Didymium will not solve either of your problems.

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Old 07-01-2013, 09:06 PM #9
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Default Re: Didymium Glasses

Ill try welder's glasses first. i need to see the pencil lines where i want to cut. Thankyou All. That answered my question. I can't use the didy glasses alone.
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Old 07-01-2013, 11:44 PM #10
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Default Re: Didymium Glasses

I wouldn't bother with welder's glasses either. Just get some thicker acrylic glasses -- thicker just in case it starts to melt without you being aware.
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Old 07-02-2013, 03:44 AM #11
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Default Re: Didymium Glasses

10600nm doesn't pass through many materials well; that's why you need special optics to handle the beam. It's absorbed by polycarb, glass, your corneas...If you can get rid of the sodium emission and some of the carbon of the carbon emission it should help. but you already know that if you do glass blowing.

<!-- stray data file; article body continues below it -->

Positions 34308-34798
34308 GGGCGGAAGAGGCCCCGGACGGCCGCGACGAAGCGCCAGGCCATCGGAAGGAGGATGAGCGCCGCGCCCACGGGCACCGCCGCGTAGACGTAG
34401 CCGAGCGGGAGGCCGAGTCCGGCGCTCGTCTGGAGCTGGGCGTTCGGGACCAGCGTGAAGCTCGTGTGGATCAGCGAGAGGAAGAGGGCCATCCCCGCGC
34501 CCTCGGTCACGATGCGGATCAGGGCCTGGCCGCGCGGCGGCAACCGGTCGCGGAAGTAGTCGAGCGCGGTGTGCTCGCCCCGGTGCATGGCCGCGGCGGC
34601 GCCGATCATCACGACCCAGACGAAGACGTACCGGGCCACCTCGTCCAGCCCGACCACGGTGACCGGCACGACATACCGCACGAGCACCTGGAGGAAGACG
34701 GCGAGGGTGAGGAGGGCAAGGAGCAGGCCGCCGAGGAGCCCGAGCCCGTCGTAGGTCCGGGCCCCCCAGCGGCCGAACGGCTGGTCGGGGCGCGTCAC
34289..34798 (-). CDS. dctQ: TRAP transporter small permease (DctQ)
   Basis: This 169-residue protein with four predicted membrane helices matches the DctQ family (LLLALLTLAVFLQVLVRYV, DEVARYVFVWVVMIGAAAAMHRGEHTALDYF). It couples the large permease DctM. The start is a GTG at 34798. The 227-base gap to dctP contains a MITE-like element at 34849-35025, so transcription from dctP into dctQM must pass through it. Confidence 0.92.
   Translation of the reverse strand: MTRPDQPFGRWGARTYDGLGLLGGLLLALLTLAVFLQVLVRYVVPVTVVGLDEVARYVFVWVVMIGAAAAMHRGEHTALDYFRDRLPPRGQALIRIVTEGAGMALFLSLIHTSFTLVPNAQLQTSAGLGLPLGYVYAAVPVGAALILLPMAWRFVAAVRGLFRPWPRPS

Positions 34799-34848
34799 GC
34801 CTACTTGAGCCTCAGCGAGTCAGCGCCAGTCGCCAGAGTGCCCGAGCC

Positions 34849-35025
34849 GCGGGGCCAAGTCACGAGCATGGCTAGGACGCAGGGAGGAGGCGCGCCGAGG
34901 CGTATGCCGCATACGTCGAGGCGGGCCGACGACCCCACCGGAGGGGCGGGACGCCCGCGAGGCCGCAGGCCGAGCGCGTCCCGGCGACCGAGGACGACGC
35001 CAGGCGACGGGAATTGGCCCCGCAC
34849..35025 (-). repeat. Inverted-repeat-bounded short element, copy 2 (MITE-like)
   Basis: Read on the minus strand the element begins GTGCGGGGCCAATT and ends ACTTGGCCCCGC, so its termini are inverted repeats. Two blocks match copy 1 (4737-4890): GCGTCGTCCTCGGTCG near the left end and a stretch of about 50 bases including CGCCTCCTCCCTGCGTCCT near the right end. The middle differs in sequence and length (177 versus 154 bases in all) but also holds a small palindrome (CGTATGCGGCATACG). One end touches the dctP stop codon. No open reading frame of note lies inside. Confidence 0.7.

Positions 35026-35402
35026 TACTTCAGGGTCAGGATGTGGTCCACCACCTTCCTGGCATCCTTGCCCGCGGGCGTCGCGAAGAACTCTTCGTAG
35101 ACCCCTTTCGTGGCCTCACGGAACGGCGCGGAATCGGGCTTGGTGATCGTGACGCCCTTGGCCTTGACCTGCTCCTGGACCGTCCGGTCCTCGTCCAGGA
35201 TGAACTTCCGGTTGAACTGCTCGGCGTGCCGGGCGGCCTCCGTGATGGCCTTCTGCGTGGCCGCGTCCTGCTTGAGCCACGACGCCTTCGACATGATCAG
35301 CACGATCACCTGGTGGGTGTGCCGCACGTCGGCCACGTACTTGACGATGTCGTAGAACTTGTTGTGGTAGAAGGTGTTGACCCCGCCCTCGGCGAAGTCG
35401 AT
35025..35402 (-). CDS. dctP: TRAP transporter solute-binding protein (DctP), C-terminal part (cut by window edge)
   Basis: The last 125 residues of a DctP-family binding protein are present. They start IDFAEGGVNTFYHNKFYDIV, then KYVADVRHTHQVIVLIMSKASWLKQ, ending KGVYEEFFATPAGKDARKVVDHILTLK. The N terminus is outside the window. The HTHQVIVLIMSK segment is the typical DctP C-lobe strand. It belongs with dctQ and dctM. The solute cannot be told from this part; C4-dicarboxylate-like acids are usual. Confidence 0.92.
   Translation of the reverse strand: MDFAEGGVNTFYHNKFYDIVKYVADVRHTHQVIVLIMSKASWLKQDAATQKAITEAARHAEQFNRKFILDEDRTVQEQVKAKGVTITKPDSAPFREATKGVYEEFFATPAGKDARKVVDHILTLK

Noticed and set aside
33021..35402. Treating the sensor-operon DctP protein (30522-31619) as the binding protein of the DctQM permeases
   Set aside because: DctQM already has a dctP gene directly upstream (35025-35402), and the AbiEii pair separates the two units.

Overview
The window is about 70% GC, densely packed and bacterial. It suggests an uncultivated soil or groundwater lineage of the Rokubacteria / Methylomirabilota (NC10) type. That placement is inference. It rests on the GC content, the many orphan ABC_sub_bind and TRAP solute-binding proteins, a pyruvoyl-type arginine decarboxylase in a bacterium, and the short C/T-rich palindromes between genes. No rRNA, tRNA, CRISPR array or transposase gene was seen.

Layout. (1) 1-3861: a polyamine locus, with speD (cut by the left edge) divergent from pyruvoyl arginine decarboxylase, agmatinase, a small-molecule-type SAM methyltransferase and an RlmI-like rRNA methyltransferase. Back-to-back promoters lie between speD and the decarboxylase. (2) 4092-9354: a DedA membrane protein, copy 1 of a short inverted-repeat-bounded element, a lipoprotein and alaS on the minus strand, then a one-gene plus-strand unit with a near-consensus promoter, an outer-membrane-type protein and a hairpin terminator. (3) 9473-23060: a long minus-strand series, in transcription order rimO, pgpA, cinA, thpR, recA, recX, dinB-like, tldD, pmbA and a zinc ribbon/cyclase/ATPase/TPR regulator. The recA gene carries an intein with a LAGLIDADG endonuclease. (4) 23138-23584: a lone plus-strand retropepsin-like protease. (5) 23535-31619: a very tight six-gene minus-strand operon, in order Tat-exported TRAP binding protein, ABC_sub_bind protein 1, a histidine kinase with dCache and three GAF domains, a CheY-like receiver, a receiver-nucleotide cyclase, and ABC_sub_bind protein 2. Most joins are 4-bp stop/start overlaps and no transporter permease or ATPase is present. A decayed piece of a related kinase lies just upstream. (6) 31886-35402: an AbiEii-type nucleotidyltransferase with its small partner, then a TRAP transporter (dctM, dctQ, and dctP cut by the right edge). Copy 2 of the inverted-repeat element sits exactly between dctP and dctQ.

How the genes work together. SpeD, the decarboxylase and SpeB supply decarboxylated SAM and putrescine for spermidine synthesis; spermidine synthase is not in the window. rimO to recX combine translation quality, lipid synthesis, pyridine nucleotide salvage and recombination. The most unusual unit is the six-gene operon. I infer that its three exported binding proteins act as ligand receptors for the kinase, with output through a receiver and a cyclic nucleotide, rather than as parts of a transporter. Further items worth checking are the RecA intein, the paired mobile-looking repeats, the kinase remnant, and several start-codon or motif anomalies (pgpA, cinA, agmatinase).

Surgeons who use only CO2 don't have to coat their O.R. windows: "The specific lasers to be used and the need for windows in the OR should be evaluated. For example, if only CO2 lasers are used, window coverings are not necessary because glass absorbs energy at the 10,600 nm wavelength. However, it does not absorb significant amounts of the 1,064 nm..."

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Old 07-03-2013, 03:19 PM #12
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Default Re: Didymium Glasses

The host glass for didymium mixes is a flint or crown glass. That alone will adsorb 10.6 micron radiation. The ions in the mix adsorb at a few bands in the visible, near IR and UV. There is a strong adsorption at 589, which adsorbs the sodium flare off from the molten glass. Glass and Quartz is mostly sodium, and the two orange lines at 589 are easily excited and very bright when its vaporized and heated. Thus glassworkers user Didymium around melts and for torch work to block UV to the cornea and the orange sodium flare. It does not help much with broadband light, it is a notch filter.

What you see when you cut with a low power CO2 laser is a broadband emission from glowing carbon dust. This is the ONE and ONLY case where a pair of low OD Green welding goggles will help you with a laser.

Safety disclaimer, don't use welding goggles with High Power Co2, YAG, DIODE, or FIBER LASER welding or cutting.

Steve